Total internal reflection fluorescence microscopy to investigate the distribution of residual bitumen in oil sands tailings

Swapnali S. Shende, Sarang Pendharker, Zubin Jacob, and Neda Nazemifard. 6/6/2016.

Total internal reflection fluorescence microscopy to investigate the distribution of residual bitumen in oil sands tailings

. ACS Energy and Fuels, 30.
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Abstract

A major waste byproduct of oil sands in situ extraction is oil sands tailings, which are a mixture of water, clay, and residual bitumen. These tailings represent a huge ecological footprint in the form of tailings ponds, which not only render large land areas unusable but also prevent reuse of water. The slow dewatering of the tailings ponds poses a major challenge to the industry. The presence of complex inorganic–organic bitumen–clay mixtures in these tailings contributes to this problem. Hence, understanding the nature of the bitumen–clay association and the effect of bitumen on clay particle–particle interactions is important for the development of more effective chemicals or processes to accelerate particle aggregation and sedimentation during dewatering. Previous studies that investigate these interactions used techniques that are sensitive only toward inorganic clay but not sensitive towards organic bitumen. Here, we use a high-resolution total internal reflection fluorescence (TIRF) microscopy to help identify the accurate location and distribution of bitumen in mature fine tailings (MFT) samples. We report the first adaptation of TIRF beyond cell biology for visualization of bitumen and its interaction with clay. The high signal-to-noise ratio of TIRF microscopy and a high contrast between the clay and residual bitumen provide images that reveal a wealth of information about the bitumen coverage on clay as well as clay–clay aggregates and how the bitumen positions itself within these aggregates. These images confirm the presence of hydrophobic fine clay agglomerates along with the hydrophilic clay particles in MFT. It is also observed that bitumen coats clay particles, bridges clay agglomerates, and is mostly absent as free bitumen in the bulk of the MFT sample. Our work paves the way for the use of nanophotonic tools in oil sands imaging and provides strategic suggestions for the development of better methods for clay sedimentation and bitumen recovery.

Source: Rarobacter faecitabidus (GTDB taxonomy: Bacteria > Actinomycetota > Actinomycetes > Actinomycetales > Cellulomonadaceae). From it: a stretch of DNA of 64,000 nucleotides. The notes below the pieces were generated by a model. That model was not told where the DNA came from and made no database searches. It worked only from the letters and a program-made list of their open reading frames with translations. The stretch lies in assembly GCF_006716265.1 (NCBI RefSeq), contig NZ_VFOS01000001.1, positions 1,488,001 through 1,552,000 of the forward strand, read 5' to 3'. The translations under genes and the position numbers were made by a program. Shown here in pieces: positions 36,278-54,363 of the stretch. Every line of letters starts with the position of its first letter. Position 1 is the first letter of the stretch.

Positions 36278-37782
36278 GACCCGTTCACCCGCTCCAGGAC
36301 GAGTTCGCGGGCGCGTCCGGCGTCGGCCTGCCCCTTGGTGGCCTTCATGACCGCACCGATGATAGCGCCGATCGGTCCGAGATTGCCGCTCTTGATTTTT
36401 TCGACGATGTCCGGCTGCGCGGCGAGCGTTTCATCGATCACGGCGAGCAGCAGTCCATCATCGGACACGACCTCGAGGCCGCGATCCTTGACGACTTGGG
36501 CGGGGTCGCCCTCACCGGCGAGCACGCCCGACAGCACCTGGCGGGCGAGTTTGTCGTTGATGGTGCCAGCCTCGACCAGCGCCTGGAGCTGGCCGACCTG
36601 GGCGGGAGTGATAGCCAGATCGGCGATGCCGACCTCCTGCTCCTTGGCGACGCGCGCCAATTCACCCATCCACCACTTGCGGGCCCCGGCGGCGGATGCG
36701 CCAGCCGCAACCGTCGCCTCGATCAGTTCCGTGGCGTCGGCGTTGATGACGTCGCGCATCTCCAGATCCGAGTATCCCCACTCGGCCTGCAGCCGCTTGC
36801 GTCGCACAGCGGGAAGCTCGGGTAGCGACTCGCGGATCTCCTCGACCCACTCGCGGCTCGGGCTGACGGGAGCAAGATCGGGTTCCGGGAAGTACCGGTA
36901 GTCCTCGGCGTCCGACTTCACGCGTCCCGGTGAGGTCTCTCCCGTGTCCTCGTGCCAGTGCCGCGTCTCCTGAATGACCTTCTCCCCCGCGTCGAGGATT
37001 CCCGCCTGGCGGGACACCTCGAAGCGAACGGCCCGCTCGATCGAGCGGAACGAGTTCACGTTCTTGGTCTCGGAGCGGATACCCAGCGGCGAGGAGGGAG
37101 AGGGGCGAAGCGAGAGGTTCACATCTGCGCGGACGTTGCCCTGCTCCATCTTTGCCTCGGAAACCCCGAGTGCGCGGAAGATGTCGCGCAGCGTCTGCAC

Last updated on 05/26/2021